[Part III and final installment: Puppet Theater Recap]
I keep waiting to post this, thinking I’ll get better shots, but it hasn’t happened so far so I’m just forging ahead. It’s hard to get a good shot of a puppet theater!
You may recall my picture of Christmas morning at our house:
As far as crafted presents go, though, this one really didn’t take that much time. It’s from Amy Karol’s book Bend-the-Rules Sewing, and she indicates that it’s not hard, just tedious because of all the straight-line sewing. She suggests spreading it out over a few days to avoid burnout. But you know me better than that by now, right? Spreading it out over a few days requires not waiting until the last possible minute to get the thing done. I did do my cutting four days before Christmas, and I think I may have sewn one line or two on the 23rd. But everything else was left for Christmas Eve. Complicated, no. Tedious, yes. Straight lines are not my friend, y’all.
Still I managed. And even in the tedium of all the long straight lines, there was excitement over making my boys something that will stoke their creativity and cooperation. The woman who cut my fabric at Joann’s was very complimentary of my choice of crafted gift. [Did you know that the people who cut your fabric at Joann’s are required to ask you what you’re working on?!? I did not know that till recently. I was always pleased with how interested and encouraging they seemed to be. Yes, I am a marketer’s dream. Just show a little bit of interest in me, and I will buy whatever you are selling.]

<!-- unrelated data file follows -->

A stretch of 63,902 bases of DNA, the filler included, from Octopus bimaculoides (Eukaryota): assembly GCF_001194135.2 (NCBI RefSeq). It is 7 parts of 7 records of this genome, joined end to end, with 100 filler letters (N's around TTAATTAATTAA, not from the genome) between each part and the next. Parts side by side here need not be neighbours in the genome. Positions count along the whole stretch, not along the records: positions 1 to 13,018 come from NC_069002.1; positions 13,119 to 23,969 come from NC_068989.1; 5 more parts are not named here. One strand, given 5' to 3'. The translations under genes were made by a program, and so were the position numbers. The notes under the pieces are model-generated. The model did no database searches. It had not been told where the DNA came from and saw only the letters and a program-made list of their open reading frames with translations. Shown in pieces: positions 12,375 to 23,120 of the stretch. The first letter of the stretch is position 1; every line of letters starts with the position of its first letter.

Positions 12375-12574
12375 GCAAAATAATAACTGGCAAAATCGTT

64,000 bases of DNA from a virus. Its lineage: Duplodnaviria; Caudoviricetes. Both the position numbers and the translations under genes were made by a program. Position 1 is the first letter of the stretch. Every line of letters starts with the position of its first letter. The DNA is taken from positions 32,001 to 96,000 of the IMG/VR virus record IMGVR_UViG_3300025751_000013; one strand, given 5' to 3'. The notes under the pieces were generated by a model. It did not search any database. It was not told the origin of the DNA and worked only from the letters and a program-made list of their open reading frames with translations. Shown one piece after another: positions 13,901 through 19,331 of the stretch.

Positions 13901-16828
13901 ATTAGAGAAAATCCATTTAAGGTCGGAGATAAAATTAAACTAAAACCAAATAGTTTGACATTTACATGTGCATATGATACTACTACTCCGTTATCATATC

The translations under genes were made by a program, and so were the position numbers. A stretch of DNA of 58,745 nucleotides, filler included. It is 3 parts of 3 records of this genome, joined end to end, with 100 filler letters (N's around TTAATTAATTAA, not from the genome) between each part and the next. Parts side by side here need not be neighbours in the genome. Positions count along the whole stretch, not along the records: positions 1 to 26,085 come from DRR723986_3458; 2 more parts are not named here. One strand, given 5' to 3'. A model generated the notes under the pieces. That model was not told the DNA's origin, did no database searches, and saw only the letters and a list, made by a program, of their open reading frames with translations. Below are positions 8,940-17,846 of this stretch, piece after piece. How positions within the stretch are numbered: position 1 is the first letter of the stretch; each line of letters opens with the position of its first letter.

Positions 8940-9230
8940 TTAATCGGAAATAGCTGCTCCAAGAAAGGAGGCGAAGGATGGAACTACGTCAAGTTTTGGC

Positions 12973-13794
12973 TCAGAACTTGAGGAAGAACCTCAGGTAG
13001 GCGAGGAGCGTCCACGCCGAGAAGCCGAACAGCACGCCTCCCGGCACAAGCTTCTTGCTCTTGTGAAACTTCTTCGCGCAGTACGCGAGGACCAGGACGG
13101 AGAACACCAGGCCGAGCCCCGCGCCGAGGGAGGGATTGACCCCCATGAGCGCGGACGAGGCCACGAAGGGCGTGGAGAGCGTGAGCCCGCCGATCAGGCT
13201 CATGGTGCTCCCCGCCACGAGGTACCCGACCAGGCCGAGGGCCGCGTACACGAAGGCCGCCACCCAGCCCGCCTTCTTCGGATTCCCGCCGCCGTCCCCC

pattern: Puppet Theater with Matching Case
from Bend-the-Rules Sewing, by Amy Karol
(wish I had a pic of the matching case to show you, because it is SO cute, especially with the big ol’ button holding it closed)
fabric: basic cotton from Joann’s (where they really want to know what I’m working on! really!)
notions: pompom trim (LOVE!), twill tape, bias trim, ribbon, dowels (shown in picture above before the dowels were cut to the right size), tension rod
made: mostly on December 24th
modifications: none intentionally. I did have to use bias trim as my curtain tie-backs because I forgot to buy ribbon. And the store didn’t carry 2-inch wide twill tape, so I used 1 1/2-inch wide plain ribbon (it’s to hold the dowels in place and is not visible)
note: If you make this, do not skip the dowels. They are pretty crucial to holding things in place the right way when it is hung in a doorway. Otherwise, the theater will be a lumpy, depressing mess. The pattern is very straightforward, with one very small quibble. I don’t like it when a pattern gives you directions by telling you which fabric to use – as in “cut the green floral fabric” and “hem the pink paisley fabric.” If you chose different fabrics, as I did, you have to keep going back and reminding yourself what’s what, as in: “green floral fabric, oh, that’s the valance, and I am using plain red fabric for the valance.” Why not just indicate “valance fabric,” “background fabric,” “curtain fabric” instead? I think it would be pretty unusual for someone to follow a pattern like this and use the same fabrics, so I really don’t understand why designers do this.
verdict: Totally love it. This is a great gift, and not hard to make. It is inexpensive and easy enough to make that I could easily see making this for my boys to take to birthday parties in the future. Knit or sew a few puppets and you have a whole little gift set (fortunately, on this count, I listened to My Old Man and chose to buy puppets for our boys instead. Ah, sanity, it is so lovely when you win!). I’ve seen lots of puppet theaters for sale in toys catalogs lately, and they are unbelievably pricey. This is a great alternative – and much more charming since it’s handmade.